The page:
Rabbi Ron Symons of Temple Sinai and seven other local clergy were fined a total of $500 for charges associated with their Feb. 27 arrest for blocking the entrance to the University of Pittsburgh Medical Center headquarters while they were protesting the treatment of the health care giant’s lower-level workers.
Symons and his colleagues drew the attention of law enforcement when they attempted to deliver a message to UPMC CEO Jeffrey Romoff regarding the salaries and benefits of the organization’s workers. When Romoff refused to accept the message, and the clergy refused to leave, they were arrested for trespassing.
At the June 12 hearing, Municipal Court Judge Anthony M. Ceoffe did not impose a sentence of community service because the faith leaders had already performed acts that they “believed to bein service to the community,” he said.
All charges were dropped.
The defendants were called to the bench together, and Symons spoke on behalf of the group, telling Ceoffe that he and his colleagues — all members of the Pennsylvania Interfaith Impact Network (PIIN) — stood in civil disobediencein order to “change the conversation” in Pittsburgh concerning lower-level UPMC workers.
“We believe we can change the conversation to a sacred, moral conversation,” Symons told Ceoffe. “As the largest employer in the region, UPMC is in a position to lead the community. We want to break the gap between the haves and the have-nots. This is a matter of faith and sacred morality.”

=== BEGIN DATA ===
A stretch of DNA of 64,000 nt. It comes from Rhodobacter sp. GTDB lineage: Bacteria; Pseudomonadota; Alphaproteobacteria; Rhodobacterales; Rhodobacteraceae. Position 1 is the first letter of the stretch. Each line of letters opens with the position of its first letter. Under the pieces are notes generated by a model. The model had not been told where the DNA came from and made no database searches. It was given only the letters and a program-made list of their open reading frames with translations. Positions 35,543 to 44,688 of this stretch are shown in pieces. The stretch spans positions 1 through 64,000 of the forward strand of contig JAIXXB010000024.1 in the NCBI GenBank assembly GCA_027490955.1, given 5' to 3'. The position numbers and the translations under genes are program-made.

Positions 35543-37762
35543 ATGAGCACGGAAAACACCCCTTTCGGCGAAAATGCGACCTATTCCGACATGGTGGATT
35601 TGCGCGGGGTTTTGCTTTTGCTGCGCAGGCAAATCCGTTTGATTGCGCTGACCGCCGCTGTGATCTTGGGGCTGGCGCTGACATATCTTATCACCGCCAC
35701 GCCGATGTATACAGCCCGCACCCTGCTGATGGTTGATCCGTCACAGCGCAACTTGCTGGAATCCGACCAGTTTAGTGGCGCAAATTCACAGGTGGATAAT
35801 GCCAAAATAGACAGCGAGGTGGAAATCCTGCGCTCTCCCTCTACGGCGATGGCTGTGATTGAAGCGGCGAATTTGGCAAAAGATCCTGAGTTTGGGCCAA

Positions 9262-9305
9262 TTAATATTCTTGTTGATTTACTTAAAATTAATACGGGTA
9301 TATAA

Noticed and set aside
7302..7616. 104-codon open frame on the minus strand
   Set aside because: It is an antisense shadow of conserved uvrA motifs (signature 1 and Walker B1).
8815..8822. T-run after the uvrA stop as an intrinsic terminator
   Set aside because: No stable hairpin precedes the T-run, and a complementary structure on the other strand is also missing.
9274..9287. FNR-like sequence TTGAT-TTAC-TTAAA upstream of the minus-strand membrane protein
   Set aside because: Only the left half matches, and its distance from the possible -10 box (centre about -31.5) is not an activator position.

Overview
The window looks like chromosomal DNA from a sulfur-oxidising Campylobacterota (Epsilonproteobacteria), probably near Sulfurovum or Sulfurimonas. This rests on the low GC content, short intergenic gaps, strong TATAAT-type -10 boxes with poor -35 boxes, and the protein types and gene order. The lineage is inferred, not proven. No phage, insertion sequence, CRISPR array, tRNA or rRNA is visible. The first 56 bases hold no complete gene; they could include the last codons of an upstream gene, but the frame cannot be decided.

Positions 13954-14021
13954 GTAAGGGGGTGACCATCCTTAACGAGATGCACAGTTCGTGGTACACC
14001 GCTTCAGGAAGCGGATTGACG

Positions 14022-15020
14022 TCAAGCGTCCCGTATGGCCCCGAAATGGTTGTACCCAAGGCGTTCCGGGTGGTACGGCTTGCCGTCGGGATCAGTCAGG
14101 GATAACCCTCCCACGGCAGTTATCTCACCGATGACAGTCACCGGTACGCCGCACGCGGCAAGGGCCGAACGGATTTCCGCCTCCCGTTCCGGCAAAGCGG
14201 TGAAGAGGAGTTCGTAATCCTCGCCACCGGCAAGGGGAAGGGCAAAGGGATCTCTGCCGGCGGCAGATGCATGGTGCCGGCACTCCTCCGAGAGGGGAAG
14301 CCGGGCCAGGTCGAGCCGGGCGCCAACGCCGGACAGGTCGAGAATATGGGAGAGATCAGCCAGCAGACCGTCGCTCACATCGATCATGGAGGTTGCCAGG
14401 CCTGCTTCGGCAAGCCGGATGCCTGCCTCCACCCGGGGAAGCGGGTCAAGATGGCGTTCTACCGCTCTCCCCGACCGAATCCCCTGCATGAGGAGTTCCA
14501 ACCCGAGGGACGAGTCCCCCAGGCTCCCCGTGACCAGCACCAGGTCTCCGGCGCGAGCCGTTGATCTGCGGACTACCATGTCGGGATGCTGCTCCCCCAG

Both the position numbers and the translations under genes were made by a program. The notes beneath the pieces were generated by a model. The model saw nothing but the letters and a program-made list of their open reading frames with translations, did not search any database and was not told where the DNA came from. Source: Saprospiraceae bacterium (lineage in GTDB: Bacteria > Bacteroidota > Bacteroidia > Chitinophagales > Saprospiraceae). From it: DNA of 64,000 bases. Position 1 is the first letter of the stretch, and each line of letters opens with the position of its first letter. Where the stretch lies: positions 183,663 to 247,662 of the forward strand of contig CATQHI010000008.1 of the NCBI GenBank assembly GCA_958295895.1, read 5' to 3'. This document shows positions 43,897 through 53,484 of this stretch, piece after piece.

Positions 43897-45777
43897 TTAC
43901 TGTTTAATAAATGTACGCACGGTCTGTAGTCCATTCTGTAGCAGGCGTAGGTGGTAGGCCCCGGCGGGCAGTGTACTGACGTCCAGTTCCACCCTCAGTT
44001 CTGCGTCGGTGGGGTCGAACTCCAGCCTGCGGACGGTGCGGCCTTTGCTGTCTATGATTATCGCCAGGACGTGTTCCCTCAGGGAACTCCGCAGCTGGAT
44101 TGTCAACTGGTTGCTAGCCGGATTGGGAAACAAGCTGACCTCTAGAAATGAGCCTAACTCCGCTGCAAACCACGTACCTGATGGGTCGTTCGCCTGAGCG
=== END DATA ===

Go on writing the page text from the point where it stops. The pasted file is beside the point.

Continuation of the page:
Ceoffe fined the group $500 to compensate the city of Pittsburgh for the costs associated with the arrests.
“I’m very grateful that the judge gave credit to our cause by recognizing what we did as community service,” Symons told The Chronicle. “We need to change our circumstances in Pittsburgh so people who work a full week can support their families. That’s the mandate.”
Prior to the hearing, a group rallied in front of the municipal courthouse to support the charged clergy and to protest UPMC’s workers’ wages. The crowd cheered the clergy as they exited from the courthouse after the hearing.
“We are in this for the long run,” said Pastor Rodney Lyde of Baptist Temple Church. “This is a marathon, not a sprint. [UPMC] dug in their heels, but we just have to build a bigger coalition. We stand on this truth. We believe morally it’s right — it gives us fuel.”
This was the second time Lyde had been arrested for civil disobedience for protesting against UPMC.
While the current minimum wage in Pennsylvania is $7.25 per hour, and the proposed federal minimum wage would amount to $10.10 per hour, a UPMC’s service worker’s starting wage in Pittsburgh is $11 per hour; the local market service worker starting wage is $9.48 per hour, according to UPMC spokesperson Gloria Kreps. UPMC’s average service worker wage is $12.81 per hour, or $26,644 annually. Service workers also are offered health benefits for themselves and their family members, retirement benefits and paid time off from work for a compensation package valued at $21 per hour, or more than $42,000 annually.
PIIN is calling for UPMC to pay its workers a minimum of $15 an hour, which the organization says would add $14 million in new taxes for Pittsburgh Public Schools.
(Toby Tabachnick can be reached at firstname.lastname@example.org.)